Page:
Schloss Eckberg

Rounding off our trio of Elbe palaces is Schloss Eckberg, located right next to Schloss Albrechtsberg and Lingnerschloss. The Elbschlösser, perched on the Loschwitz hillside high above the river, are all located on an area previously known as "Findlater's Vineyard", a number of vineyards previously owned by James Ogilvy, 7th Earl of Findlater. In difference to Schloss Albrechtsberg and Lingnerschloss though, Schloss Eckberg was never owned by Prince Albrecht of Prussia. Already in 1832, the area the Schloss is situated on was separated from the rest of the estate and sold. 

In 1858, the Eckberg vineyard and two other smaller ones were bought by merchant Johann Daniel Souchay, who was originally from Manchester. He commissioned Christian Friedrich Arnold, a student of Gottfried Semper, to build an English mansion in Neo-Gothic style instead of a cottage previously located on the estate. Construction on the castle, which is considered a prime example of Late Dresden Romanticism, started in 1859 and was finished two years later. To lay out the garden and the extensive park landscape, Souchay entrusted the garden architect Hermann Sigismund Neumann, a student of the Berlin garden director Eduard Neide. Souchay died in 1871.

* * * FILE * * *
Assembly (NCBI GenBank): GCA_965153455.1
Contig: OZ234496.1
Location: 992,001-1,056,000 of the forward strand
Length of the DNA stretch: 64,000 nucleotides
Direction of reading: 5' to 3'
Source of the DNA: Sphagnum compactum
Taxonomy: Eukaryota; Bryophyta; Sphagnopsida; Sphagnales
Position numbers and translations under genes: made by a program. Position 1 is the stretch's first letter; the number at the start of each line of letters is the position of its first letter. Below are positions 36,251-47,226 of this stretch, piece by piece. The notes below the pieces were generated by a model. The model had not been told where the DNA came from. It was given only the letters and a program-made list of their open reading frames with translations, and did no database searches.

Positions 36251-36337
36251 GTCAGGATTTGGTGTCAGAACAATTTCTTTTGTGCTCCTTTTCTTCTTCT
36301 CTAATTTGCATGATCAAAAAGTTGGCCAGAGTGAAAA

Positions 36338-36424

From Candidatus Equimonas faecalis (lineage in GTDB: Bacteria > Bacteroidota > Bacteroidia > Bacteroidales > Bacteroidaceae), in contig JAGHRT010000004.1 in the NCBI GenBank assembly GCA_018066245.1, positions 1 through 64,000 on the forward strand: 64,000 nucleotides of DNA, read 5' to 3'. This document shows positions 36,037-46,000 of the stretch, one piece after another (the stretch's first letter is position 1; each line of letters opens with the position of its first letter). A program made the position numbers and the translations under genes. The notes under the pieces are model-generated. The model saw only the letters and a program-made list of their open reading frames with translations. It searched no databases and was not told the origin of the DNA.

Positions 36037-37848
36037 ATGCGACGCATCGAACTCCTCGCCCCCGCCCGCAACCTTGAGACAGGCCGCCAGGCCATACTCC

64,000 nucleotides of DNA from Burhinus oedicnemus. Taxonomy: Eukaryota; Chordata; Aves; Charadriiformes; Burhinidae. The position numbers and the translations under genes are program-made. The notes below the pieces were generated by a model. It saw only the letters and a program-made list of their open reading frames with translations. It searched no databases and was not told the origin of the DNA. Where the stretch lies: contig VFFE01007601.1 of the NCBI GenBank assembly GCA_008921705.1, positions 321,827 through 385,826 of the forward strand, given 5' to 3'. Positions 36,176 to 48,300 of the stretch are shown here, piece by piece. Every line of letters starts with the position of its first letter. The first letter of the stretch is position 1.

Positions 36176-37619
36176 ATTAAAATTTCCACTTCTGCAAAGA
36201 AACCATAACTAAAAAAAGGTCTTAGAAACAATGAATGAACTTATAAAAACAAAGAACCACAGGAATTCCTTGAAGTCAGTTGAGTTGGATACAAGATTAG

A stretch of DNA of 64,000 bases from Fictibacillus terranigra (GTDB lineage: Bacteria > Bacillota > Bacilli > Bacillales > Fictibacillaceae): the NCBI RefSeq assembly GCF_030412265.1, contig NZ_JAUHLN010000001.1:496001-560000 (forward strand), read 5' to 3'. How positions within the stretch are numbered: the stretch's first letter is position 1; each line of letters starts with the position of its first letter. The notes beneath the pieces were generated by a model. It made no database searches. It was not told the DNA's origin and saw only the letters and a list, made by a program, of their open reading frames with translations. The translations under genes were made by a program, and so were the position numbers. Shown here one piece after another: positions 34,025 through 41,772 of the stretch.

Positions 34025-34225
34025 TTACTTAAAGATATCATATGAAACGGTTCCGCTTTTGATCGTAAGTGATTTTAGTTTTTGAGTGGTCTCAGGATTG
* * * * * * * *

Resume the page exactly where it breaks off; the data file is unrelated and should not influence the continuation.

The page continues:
In 1883, his heirs sold the property to the entrepreneur Artur Bruno Wunderlich, the Imperial Persian, Royal Swedish and Norwegian General Consul for Saxony. (Quite a title, non?!) After Wunderlich’s death in 1909 his widow Anna rented out the castle. Some of the prominent tenants were the Austrian confectionery manufacturer Joseph Weiser and his newly wedded wife, the young actress Grethe Weiser who would become one of the most famous German actresses of her generation. 

In 1925, Wunderlich's heirs sold the castle to Ottomar Heinsius von Mayenburg, the inventor of the aluminum tube and the toothpaste "Chlorodont". (No, I did not realise either how much the Elbschlösser have to do with dental hygiene before writing this post and the one on Lingnerschloss.) Mayenburg concentrated his efforts on the gardens of Schloss Eckberg creating an elaborate park with rock garden, rose wall and flower meadow. He also commissioned his brother, architect Georg Heinsius von Mayenburg, to give the rooms on the castle's upper floor a more contemporary appearance.

After World War II, the Mayenburg family left the Schloss in 1947 and was expropriated in 1952. Afterwards, the castle was used as a student residence, union school and, starting in 1969, as a branch of the research centre of the VEB Robotron Dresden for the development of memory chips. After a few years of neglect, the castle was turned into a youth hostel in the late 1980's by the East-German government. After reunification, the Schloss was bought by a consortium and turned into a luxury hotel, which it remains to this day.

Good to know:
Schloss Eckberg is a luxury hotel and not open to the general public.

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